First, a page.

‘It’s really important not to take death too seriously.’
Ian Smith, co-founder of theatre company Mischief La-Bas with his wife Angie Dight, is the inspiration behind the Festival of Ian Smith: A Celebration of Death. Founded in 2015 to commemorate Smith’s passing, this year the festival has expanded to include more performers, more events, and a more open dialogue about the confusing, often heartbreaking, but ultimately inevitable subject of death.
‘I started with the funeral as a way of celebrating him and his work, rather than thinking about his illness. The anniversary event last year was a way to mark the good things about him, to remember him, to remember his work positively,’ says Dight. ‘We want to remember the good things about people who have passed, and we should do that in their funerals and, subsequently, in the way we think about death.’
Exploring death and exploding the stigma around talking about it in a normal way is what the festival is all about, as well as creating a safe – and fun – space to celebrate death, loved ones, and, ultimately, life. Opening and owning the conversation is something that Dight is particularly intrigued by.
‘It does seem a bit crazy that in this modern world we seem to be behind in the way we’re dealing with death and the way we’re talking about it,’ she says. ‘A lot of people seem to be still afraid of talking about people who have died, but I think the more we talk about death in general, the easier it’ll become.’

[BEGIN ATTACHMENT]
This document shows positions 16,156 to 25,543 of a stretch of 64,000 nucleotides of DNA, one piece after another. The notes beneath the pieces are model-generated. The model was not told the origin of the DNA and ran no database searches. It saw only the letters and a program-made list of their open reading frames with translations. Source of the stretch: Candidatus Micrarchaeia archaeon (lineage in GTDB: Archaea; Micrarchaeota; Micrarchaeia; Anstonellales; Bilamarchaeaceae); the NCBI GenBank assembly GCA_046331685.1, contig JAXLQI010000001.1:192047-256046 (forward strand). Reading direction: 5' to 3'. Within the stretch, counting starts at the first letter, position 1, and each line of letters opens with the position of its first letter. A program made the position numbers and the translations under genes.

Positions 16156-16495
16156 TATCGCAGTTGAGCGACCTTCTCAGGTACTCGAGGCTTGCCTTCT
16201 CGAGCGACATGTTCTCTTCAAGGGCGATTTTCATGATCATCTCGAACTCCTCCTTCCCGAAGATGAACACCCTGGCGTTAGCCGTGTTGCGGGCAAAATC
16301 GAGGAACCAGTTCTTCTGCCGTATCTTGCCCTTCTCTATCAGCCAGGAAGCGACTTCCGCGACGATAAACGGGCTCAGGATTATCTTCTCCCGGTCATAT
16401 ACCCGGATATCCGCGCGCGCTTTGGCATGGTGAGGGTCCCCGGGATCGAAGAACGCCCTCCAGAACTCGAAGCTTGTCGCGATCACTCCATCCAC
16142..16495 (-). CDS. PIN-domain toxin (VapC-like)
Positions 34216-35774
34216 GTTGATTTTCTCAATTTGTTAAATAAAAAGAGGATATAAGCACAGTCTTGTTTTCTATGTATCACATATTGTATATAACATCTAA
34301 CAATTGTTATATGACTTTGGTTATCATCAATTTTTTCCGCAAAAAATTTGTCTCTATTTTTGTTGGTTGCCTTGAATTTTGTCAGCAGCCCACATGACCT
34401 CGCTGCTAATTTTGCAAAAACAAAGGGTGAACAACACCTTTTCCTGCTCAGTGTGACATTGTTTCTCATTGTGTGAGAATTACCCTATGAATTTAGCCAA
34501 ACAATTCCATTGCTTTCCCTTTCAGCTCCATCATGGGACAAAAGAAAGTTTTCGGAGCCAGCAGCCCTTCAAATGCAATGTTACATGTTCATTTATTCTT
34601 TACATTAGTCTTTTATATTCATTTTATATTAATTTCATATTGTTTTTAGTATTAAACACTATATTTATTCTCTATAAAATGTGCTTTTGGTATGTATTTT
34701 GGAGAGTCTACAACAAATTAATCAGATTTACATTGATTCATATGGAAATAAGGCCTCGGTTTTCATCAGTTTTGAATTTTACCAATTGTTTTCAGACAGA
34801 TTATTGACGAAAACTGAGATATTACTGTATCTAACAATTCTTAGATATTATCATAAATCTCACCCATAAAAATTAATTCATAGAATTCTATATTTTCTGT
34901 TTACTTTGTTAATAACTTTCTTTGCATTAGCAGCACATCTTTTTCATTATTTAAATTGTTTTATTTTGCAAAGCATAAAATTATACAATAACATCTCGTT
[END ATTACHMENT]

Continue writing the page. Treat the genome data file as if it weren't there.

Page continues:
Branching out from our society’s timid approach to discussing death is something around which artist Andrew Tibbles has based his performance piece, Immortal. Participants enter into a confessional-style booth where they are encouraged by an unseen Tibbles to record something – anything – that they want to be heard once they can no longer say it. Afterwards, Tibbles collects all the recordings and exhibits them: each recording has its own speaker, which provides a gentle murmur of voices until you choose one in particular to listen to.
‘It starts off with me asking: “would you want to be immortal?”’, explains Tibbles. ‘And usually people say no. At that point, they have to recognise that at some point they do want to die, and that it shouldn’t be something scary.’
From that, participants are encouraged to consider what they would like to leave behind. ‘And I help signpost that without directing them in any particular route. The idea is that what we record there is actually their property, and I’m using it as next-of-kin information that will be passed on. In that way, it’s a bit of a service, but at the same time, I’m hoping they’ll have a clearer reflection on how they’re living their life.’
Coming from a product design background, Tibbles conjured up with the idea for Immortal as part of his honours year degree show. After creating an underwater burial system, he reasoned a good way to thank the people involved with helping him would be to allow them to write their own epitaphs for the headstones used in the project.
‘It was borne out of that kind of thank you. I worked on the format for a couple of years, and figured out the best way to draw those kind of feelings from someone in the most natural way.’